|US dollar index||90.2||-0.4|
|10 Year Govt Bond Yield||2.44%|
|Current Coupon Fannie Mae TBA||102.1|
|Current Coupon Ginnie Mae TBA||103.2|
|30 Year Fixed Rate Mortgage||4.16|
Stocks are lower this morning on overseas weakness. Bonds and MBS are up.
The Fed maintained interest rates at current levels and made no changes to its reinvestment policy. The statement itself was relatively dovish, which caused a small rally in bonds in the afternoon. The money quote: “In light of the current shortfall of inflation from 2 percent, the Committee will carefully monitor actual and expected progress toward its inflation goal. The Committee expects that economic conditions will evolve in a manner that will warrant only gradual increases in the federal funds rate; the federal funds rate is likely to remain, for some time, below levels that are expected to prevail in the longer run.” There was no mention of Washington, and a slight reference to improving sentiment.
Productivity remains a problem as it increased at an anemic 1.3% pace in the fourth quarter. Output increased 2.2% and hours worked increased 0.2%. Unit labor costs increased 1.7% as wages and compensation increased 3% and productivity increased 1.3%. Part of the problem is that business capital expenditures have been in maintenance mode since the financial crisis. Morgan Stanley believes that sentiment is changing, and that means more capital expenditures going forward. Higher productivity means higher non-inflationary wage growth, which translates into higher standards of living. Note the recent divergence between capital expenditure plans and actual spending.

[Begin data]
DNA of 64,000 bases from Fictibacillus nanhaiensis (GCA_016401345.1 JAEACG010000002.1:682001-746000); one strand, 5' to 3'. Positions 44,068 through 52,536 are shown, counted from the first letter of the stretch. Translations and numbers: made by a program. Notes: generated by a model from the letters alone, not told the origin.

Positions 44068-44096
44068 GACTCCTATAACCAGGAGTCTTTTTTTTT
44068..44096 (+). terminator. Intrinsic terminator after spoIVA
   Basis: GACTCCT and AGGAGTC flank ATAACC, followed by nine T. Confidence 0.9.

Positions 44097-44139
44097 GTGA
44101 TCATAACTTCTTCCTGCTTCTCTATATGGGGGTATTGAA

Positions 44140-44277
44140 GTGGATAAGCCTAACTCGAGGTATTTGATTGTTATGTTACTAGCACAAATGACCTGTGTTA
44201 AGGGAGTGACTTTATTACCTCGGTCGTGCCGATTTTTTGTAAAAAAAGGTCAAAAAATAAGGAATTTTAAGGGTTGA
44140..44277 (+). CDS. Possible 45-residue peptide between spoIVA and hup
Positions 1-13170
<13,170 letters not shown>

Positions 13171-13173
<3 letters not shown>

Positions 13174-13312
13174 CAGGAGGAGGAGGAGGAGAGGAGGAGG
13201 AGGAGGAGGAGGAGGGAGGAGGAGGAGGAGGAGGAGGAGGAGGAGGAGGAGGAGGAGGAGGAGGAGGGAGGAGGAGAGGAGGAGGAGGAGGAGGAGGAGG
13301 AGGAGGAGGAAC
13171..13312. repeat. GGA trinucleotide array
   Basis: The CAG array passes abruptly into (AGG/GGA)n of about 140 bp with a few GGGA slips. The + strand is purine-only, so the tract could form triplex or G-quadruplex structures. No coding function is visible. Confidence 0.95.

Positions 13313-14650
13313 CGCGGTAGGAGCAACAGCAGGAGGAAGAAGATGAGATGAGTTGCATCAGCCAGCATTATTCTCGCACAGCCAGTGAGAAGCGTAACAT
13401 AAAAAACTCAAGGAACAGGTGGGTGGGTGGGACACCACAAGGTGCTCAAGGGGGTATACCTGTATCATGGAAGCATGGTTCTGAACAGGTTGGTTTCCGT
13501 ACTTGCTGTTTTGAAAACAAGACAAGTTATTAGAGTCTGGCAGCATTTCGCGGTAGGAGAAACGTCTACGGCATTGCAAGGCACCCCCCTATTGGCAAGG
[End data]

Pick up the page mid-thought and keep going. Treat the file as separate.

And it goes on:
Announced job cuts increased to 45,934 in January, according to outplacement firm Challenger, Gray and Christmas. The holiday season was atrocious for many bricks and mortar retailers, and some are shuttering stores and declaring bankruptcy. Macy’s accounted for almost a quarter of the layoffs. The energy patch is finally on the mend and hiring again.
Initial Jobless Claims fell to 246,000 last week.
The homeownership rate ticked up to 63.7% in the fourth quarter after hitting a 52 year low in the second quarter. Overall, the homeownership rate for 2016 was the lowest since records began in 1965.
NAR took a look at the aspiring homeowner in its latest survey. Affordability was the #1 reason for people not owning a home, followed by flexibility concerns. That said, 88% of non-owners eventually do want to own a home. There still seems to be a disconnect between what people think they need (as far as a downpayment) versus what is actually required. FHA loans remain the best way to get these people their first home.